There is nothing more exciting than bread independence is there. It’s been three years since I first made my starter and have never looked back. Baking all our bread for a family of 5 in a teeny tiny kitchen- takes a little effort and commitment on my part, but I wouldn’t have it any other way. I adore playing with different types of doughs, techniques, slashing, ingredients…love it all. Knowing what my family is eating and how it got there, is really important to me. Comparing it to a supermarket bought- plastic packaged- paragraph of ingredients bread…well there isn’t a comparison.

    Sourdough… it’s all ridiculously exciting and I’m really happy to be a bread nerd :-)

  • Liz

    Recipe deets would be great :)

    • http://www.flozandnonie.blogspot.com Florence

      Hi Liz,

      If it’s any help in the meantime, I did a bit of experimenting with starters and recipes etc and made my starter following a Dan Lepard recipe involving raisins in his ‘The Handmade Loaf’ book, however when it came to the actual bread the river cottage sourdough recipe seamed to work much better for me. I’ve written a post about this including links to the river cottage recipe and if you’re interested in the starter recipe give me a shout and I can cope the recipe steps up for you. Good luck, whichever direction you go in! Here’s the link to my post: http://flozandnonie.blogspot.co.uk/2013/01/battling-with-bread-dan-lepard-vs-river.html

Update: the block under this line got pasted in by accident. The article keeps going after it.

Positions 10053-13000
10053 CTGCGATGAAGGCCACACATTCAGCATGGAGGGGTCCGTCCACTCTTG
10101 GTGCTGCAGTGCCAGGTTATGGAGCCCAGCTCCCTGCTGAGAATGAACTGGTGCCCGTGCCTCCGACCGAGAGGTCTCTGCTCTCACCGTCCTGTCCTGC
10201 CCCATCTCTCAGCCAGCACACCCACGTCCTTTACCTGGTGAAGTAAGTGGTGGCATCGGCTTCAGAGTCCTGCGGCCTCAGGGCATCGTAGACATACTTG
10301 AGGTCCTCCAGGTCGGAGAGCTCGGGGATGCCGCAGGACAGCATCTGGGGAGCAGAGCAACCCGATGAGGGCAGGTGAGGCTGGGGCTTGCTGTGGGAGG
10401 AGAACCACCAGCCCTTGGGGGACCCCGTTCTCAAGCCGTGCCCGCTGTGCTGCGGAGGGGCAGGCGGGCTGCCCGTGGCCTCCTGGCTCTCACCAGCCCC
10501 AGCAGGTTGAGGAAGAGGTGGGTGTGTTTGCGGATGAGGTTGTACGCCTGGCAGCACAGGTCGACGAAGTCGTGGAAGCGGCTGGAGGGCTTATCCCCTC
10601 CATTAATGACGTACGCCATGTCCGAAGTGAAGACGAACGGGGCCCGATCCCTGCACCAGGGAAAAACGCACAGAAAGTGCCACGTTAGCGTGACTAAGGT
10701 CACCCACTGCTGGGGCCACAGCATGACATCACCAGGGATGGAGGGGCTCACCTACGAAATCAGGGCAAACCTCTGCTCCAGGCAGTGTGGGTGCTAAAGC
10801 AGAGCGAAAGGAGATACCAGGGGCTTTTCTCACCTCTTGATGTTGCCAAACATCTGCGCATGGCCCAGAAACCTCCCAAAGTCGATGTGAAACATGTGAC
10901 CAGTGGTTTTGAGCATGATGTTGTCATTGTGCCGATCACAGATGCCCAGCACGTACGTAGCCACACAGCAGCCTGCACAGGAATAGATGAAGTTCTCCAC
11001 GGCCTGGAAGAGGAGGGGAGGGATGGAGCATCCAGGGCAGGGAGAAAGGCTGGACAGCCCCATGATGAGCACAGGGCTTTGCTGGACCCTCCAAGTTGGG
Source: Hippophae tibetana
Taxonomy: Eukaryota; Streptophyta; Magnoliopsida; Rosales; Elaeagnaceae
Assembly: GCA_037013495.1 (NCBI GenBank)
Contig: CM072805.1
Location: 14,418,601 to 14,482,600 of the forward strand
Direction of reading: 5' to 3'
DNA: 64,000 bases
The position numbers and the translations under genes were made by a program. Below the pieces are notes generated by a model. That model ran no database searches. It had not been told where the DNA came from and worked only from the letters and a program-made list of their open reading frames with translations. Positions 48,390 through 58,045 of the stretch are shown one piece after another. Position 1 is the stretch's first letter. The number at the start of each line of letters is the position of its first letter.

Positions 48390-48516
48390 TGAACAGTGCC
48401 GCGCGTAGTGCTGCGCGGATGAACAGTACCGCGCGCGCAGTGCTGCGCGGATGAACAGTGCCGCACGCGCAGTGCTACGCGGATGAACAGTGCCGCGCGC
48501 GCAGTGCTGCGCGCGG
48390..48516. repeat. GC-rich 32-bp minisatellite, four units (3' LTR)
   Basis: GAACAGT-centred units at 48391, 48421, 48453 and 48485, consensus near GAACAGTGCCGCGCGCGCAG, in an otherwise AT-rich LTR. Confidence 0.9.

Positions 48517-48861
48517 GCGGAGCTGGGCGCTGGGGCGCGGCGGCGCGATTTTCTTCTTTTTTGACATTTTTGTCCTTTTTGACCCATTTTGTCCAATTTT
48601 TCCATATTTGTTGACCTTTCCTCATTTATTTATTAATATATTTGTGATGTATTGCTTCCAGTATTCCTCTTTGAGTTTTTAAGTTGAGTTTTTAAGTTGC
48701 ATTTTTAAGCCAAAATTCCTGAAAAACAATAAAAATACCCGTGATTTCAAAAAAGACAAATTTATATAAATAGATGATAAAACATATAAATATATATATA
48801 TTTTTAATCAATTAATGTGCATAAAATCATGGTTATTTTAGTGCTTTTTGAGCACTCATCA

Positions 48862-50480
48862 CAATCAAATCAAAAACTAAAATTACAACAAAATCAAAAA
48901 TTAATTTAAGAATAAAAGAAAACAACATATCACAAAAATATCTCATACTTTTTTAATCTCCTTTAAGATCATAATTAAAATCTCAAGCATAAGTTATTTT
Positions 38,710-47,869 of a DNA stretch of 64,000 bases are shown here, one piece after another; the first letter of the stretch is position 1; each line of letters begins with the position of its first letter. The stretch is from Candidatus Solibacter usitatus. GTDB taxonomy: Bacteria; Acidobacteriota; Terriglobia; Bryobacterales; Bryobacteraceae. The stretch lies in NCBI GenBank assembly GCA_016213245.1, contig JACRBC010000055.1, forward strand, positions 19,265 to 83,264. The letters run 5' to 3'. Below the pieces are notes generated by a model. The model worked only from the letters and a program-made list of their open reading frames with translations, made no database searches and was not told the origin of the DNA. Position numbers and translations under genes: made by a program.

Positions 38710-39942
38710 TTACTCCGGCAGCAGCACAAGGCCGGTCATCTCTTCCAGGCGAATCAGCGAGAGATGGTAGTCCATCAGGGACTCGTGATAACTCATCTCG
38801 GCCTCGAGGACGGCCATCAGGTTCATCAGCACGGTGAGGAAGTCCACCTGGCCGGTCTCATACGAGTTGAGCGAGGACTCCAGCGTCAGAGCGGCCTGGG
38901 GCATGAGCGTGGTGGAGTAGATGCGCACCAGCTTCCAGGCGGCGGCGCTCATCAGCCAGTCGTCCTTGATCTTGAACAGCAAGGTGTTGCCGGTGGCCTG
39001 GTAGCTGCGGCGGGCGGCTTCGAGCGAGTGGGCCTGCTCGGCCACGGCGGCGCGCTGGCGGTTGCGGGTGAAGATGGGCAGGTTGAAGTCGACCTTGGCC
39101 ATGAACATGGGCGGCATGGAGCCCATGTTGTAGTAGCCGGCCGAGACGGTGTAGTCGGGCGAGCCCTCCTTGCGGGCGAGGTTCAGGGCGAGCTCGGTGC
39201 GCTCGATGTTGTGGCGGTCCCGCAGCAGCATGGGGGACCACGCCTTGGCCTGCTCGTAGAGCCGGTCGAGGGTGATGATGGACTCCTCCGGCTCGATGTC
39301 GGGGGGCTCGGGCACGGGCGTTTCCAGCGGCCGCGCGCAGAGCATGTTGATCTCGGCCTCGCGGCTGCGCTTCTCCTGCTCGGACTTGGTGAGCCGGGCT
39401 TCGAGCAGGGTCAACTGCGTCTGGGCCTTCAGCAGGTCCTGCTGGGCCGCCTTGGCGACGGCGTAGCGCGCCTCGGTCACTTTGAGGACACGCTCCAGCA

• Tiffany

    those opinel knives again, forgive my ignorance i didn’t know they had one for bread! love your photos of the bread! :) i am on a long journey of procrastinating when it comes to making the plunge into sourdough. i use the yeast and white flour from the shops and it can be a pain watching it in summer to make sure it doesn’t over proove, where as i keep reading that sourdough is patient and a slower process. Homemade still has so much more flavour than anything from the shops and some bakeries. i love how each loaf has a chance of being imperfect where they don’t burst thru slashes or burst along a side, such welcomed character!

    • http://wholelarderlove.com rohan

      I know Opinel is everywhere on my blog!!! Trust me I’m not sponsored by them…..these tools cost me an arm and a leg. But I just love god quality!

      About foru years ago I spotted an opinel pocket knife at a garden shop and I’ve loved their quality and reliability every since!!!!

      The paring knife, peeler and bread knife are my favourite. But now it seems every hipster has an opinel pocket knife more as an accessory more than a functional tool. Maybe I’m just cynical with what I see on the internet.

  • http://www.theradish.com.au Justin